23 March 2009

Second seminar details

Seminar 2: Coventry University
Coventry University

The role of typography in the presentation of PhD theses:

Migrating literacy transactions: reconceptualizing "text" in the doctoral thesis
Myrrh Domingo, New York University

This presentation calls for revising the doctoral thesis format given the variety of text forms associated with multimodal (Kress & van Leeuwen) and digital literacy studies. Drawing on my ethnography of a group of Filipino British youth, I theorize about their migrating literacy transactions—movement across physical spaces navigable by the body and imagined spaces negotiated in online communities—to redefine what counts as text. Aligned with critical literacy that teaches students to "read the word and the world" (Freire & Macedo), I am beginning to develop a new theoretical direction for studying multiliteracies (New London Group; Cope & Kalantzis). The proposed new direction will account for hybrid (Bhabha) texts and remix (Knobel & Lankshear) of cultural artifacts that the youth transact as they shape and are shaped by the embodied, digital, and multimodal resources they employ in their daily lives. From this perspective, students' reading and writing practices are seen as pluralistic and dynamic, actively engaged with a local and global audience. To display the multimodal, hybrid, and remixed literacy practices of the youth, an attempt must also be made at reconceptualizing text in the doctoral thesis. In a more traditional doctoral thesis format, isolated modal resources (e.g. image, video, music) beyond the written text often serve as additive ways of making meaning. In contrast, the layering of modal resources throughout the dissertation will generate new ways of making meaning to arrive at different ways of understanding students' multimodal and digital literacy practices.

From typewriter to flashdrive: a technological snapshot of the development of the PhD by research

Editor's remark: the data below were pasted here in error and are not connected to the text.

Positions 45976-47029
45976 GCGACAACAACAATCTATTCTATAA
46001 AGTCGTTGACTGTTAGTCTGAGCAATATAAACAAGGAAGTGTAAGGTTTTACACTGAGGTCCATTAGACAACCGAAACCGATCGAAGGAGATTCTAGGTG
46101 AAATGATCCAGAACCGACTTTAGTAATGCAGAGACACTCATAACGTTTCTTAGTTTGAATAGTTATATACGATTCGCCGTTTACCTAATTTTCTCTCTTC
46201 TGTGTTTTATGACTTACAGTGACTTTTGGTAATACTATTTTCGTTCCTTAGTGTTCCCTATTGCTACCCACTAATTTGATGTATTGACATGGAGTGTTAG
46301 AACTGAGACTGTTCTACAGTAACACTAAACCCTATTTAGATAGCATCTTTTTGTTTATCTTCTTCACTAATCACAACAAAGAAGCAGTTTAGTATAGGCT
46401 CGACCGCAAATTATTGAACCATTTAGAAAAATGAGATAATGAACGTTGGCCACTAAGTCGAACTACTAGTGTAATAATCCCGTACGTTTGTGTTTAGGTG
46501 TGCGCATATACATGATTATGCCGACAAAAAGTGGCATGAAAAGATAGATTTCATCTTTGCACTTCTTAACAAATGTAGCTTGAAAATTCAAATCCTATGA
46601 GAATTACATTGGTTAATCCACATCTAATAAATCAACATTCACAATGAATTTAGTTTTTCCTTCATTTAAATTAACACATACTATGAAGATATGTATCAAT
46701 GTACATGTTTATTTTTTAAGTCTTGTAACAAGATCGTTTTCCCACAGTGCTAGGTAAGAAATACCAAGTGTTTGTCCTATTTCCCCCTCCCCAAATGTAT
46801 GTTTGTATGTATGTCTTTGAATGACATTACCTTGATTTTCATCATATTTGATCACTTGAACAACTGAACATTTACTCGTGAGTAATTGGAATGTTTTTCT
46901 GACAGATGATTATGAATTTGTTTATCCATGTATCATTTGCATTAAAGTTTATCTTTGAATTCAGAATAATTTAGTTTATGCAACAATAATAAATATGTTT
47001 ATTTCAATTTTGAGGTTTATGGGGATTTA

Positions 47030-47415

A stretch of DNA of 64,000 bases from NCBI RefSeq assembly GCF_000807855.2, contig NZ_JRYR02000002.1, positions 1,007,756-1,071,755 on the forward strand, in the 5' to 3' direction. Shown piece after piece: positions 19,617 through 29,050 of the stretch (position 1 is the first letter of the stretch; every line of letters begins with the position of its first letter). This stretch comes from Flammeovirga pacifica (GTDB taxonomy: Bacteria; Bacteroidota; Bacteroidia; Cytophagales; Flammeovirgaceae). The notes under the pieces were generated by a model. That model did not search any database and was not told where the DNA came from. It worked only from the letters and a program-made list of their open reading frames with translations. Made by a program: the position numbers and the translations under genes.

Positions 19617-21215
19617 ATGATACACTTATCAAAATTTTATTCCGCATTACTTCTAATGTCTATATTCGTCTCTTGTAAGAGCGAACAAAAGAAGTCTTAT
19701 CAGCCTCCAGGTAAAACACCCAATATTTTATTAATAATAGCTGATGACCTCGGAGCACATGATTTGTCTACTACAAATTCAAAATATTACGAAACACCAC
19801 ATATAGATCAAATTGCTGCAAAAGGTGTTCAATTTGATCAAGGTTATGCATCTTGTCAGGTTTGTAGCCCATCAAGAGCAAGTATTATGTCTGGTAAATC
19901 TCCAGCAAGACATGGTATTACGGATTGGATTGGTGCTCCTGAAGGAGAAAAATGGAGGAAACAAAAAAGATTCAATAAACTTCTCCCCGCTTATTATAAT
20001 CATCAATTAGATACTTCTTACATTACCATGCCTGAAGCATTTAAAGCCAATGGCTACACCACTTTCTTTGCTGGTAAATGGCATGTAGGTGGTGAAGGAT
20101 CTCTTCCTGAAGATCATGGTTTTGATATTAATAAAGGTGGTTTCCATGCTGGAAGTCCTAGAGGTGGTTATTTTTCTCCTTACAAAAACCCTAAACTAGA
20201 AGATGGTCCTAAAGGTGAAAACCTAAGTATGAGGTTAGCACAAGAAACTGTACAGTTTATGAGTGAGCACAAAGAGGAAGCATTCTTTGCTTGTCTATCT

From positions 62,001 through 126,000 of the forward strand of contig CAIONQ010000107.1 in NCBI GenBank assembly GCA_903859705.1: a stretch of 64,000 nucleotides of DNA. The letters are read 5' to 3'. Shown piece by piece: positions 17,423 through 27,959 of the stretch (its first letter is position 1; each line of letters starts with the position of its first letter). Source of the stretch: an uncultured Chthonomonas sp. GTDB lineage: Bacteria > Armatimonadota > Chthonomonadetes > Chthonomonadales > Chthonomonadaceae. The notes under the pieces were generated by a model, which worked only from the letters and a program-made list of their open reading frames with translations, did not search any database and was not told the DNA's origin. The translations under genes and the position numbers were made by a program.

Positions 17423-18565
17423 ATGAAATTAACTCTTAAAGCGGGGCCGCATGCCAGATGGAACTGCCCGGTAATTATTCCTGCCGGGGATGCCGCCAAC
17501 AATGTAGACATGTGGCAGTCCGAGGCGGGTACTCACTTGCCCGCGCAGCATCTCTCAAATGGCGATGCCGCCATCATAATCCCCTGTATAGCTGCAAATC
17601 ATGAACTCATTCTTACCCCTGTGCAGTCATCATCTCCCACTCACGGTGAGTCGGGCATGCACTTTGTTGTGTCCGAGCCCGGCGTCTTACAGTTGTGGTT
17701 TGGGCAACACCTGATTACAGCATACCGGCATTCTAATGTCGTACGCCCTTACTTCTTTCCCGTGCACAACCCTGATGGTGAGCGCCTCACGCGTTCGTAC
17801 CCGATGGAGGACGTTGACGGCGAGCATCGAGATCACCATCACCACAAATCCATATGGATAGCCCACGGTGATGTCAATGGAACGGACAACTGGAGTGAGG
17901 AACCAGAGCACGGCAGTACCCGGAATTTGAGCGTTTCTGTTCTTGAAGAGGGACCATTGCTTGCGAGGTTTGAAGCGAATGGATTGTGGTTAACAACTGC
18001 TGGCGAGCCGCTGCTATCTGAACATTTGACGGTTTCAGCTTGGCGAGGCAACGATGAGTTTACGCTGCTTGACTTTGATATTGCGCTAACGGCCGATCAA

Erik Borg, Coventry University

“The doctoral degree is old” (Noble, 1994, p.4). The doctoral degree is both old and new; although it has an ancient ancestry, the doctorate earned by research is less than two centuries old, and in Britain, less than one. It is a product of new institutions, the research universities, and both reflects and generates new tasks, in the creation of new knowledge. It has been supported over much of its modern history by a then-new technology, the typewriter. This talk will look at the confluence of institutions, tasks and technology in order to see if they provide any guidance on new forms that the doctorate might take.

Noble, K. A. (1994). Changing doctoral degrees: An international perspective. Buckingham, UK: SRHE & Open University Press.

Mark Evans (Coventry): A performing arts perspective

Mark Hill (Northumbria): Multimodal thesis presentation

It ain’t what we write it’s the way that they say it, but that’s not what gets (PhD) results
Jonnie Robinson, British Library

Jonnie Robinson will draw on recent experience to suggest possible alternatives to the ‘traditional’ PhD thesis in sociolinguistics. Drawing on prestigious collections held at the BL, such as the Survey of English Dialects and BBC Voices, he will illustrate how the wealth of data they provide has arguably provided the more important academic legacy than the PhD theses they produced. He will outline a number of recent and current BL initiatives that combine traditional analysis and interpretation with ways of presenting such data and making it more accessible to future researchers, exploiting the opportunities afforded by multimodality.

Resourcing the Third Space: a multimodal investigation of changes in learning priorities and modes of meaning-making
Christina Preston, Institute of Education, London

Multimodality is an emerging branch of socio-cultural semiotics that is increasing in importance in this digital age. The focus here is on a specific multi-modal, multi-layered, multi-authored and multi-media artefact defined as a multidimensional concept map (MDCM). This discussion about the multimodal assessment of learning explores the relevance of multimodality theory to meaning-making and its assessment.

The evidence in this doctoral study has been derived from MDCMs drawn by three cohorts of advisers in teachers’ continuing professional development (CPD) in Information and Communications Technology (ICT). However, in this talk, the spotlight is turned onto multimodality issues that are relevant to the writing-up processes and assessment procedures undertaken by doctorate students. Firstly the value of mono-literate as opposed to multi-literate texts is discussed. Secondly, questions are asked about the role of the supervisor as the expert in a multimodal learning context.

Finally a digital Third Space is recommended where doctoral students can join a community of practice in order to share a lifelong process of collaborative knowledge creation.

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